I didn’t dig a lot deeper into the attack at the time, as I was researching NTLM so I could write a blog post on Pass the Hash Attacks.  I know this is well covered territory, but I never found a paper that covered all my questions, so I figured I’d do it myself.  Much of my research was done by reading the protocol details on Eric Glass’s exhaustive page on the topic. I’ve found no better source for understanding the protocols. 
That’s until I stumbled across this: (Bold added for emphasis.)
The NTLM response is calculated as follows:
The MD4 message-digest algorithm (described in RFC 1320) is applied to the Unicode mixed-case password. This results in a 16-byte value - the NTLM hash.
The 16-byte NTLM hash is null-padded to 21 bytes.
This value is split into three 7-byte thirds.
These values are used to create three DES keys (one from each 7-byte third).
Each of these keys is used to DES-encrypt the challenge from the Type 2 message (resulting in three 8-byte ciphertext values).
These three ciphertext values are concatenated to form a 24-byte value. This is the NTLM response.
Note that only the calculation of the hash value differs from the LM scheme; the response calculation is the same.

That’s right, to reverse the challenge response, I just need to brute force two DES iterations that have 56 bit keys and one that only uses 2 bytes of the 56 bit key space for the last crack.  Moxie shows it like this, for those who are more visual.

I immediately went to Moxie’s posts on the topic to figure out how to use Cloudcracker to brute force out my hashes.  That’s when I discovered that MS-CHAPv2 uses the EXACT same math as the LM and NTLM challenge response.  Moxie was kind enough to point me to the line in his code that demonstrates how one can submit the challenge and response to Cloudcracker to get back the LM or NTLM hash.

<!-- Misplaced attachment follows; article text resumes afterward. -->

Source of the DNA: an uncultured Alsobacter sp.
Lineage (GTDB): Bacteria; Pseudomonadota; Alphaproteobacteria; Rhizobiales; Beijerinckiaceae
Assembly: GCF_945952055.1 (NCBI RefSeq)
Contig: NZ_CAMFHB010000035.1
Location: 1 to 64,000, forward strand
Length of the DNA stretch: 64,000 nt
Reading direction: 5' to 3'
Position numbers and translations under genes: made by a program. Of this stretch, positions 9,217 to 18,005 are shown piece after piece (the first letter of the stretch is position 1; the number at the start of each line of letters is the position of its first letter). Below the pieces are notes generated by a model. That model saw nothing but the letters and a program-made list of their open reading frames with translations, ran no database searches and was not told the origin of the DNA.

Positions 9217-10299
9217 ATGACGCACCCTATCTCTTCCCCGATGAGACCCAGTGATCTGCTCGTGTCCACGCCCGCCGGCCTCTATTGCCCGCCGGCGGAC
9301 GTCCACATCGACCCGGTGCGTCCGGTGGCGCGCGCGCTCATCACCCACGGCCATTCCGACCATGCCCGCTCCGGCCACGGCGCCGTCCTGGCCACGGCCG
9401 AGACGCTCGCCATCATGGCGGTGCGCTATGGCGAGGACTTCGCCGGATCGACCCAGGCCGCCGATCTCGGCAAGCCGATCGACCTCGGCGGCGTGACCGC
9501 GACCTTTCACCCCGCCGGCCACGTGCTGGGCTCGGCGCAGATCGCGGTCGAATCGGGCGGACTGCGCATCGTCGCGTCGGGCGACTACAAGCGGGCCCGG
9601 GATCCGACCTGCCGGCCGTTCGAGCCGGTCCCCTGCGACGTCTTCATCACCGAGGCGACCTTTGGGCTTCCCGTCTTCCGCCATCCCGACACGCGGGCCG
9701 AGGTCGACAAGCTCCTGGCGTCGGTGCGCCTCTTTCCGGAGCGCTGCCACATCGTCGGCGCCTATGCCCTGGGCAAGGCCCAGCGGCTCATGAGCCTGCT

print "CloudCracker Submission = $99$%s" % base64.b64encode("%s%s%s%s" % (plaintext, c1, c2, k3[0:2]))

Just concatenate your challenge, and the first two thirds of your response, and k3 as base64 and Bob’s your uncle.  The only thing that threw me was, why is k3 only 2 bytes?  To save on processing power, I assume, you must brute force the final key before sending it to Cloudcraker, which just appends it to the first two recovered keys and sends it back.  As the last key is the one that has 5 bytes that are always all 00, this is easy.
Using Eric Glasses example, I sent in $99$ASNFZ4mrze8lqYwcMegYR0ZrKbLfRoDz2Ag=  to Cloudcracker.  This is the challenge 0123456789ABCDEF, low response 25A98C1C31E81847, mid response 466B29B2DF4680F3, and D808, the first two bytes of the final third of the hash, which I brute forced locally.  If you decide to follow along with me, make sure to look at Glass’s parity adjusting of the keys.  DES keys are really 64 bit, not 56, but as the right bit of each byte is a parity bit, it can’t count toward the total entropy or key space.  Or, you can just use his provided Java code.
Then I just had to wait until I got an email with this:

CloudCracker has successfully completed its attack against your CHAPv2 handshake. The NT hash for the handshake is included below, and can be plugged back into the 'chapcrack' tool to decrypt a packet capture, or to authenticate to the server:
This run took 68799 seconds. Thank you for using cloudcracker.com, this concludes your job.

For those who missed it, I just got the NT hash from the challenge and response, which are easily observed on the wire. I just got the hash WITHOUT compromising the host first.  To use this in an attack I just need the right MITM foothold or a phishing email.

To: All Employees
From: HR Communications
Subject: Updates to the Employee Handbook
Body: Human Resources has completed a significant rewrite and update to the Employee Handbook.  While some of the changes are minor, it is worth a look for all employees.  Employees with aging parents will likely be excited to see the increase in paid time off for emergency care of elder dependents.  The guidelines for company events where alcoholic beverages are provided have also been updated. 
Finally, with the passing of Washington Initiative 502, we are publishing the new guidelines for Marijuana in the work place.     
The handbook can be found here:                                                                          
Best Regards,
Human Resources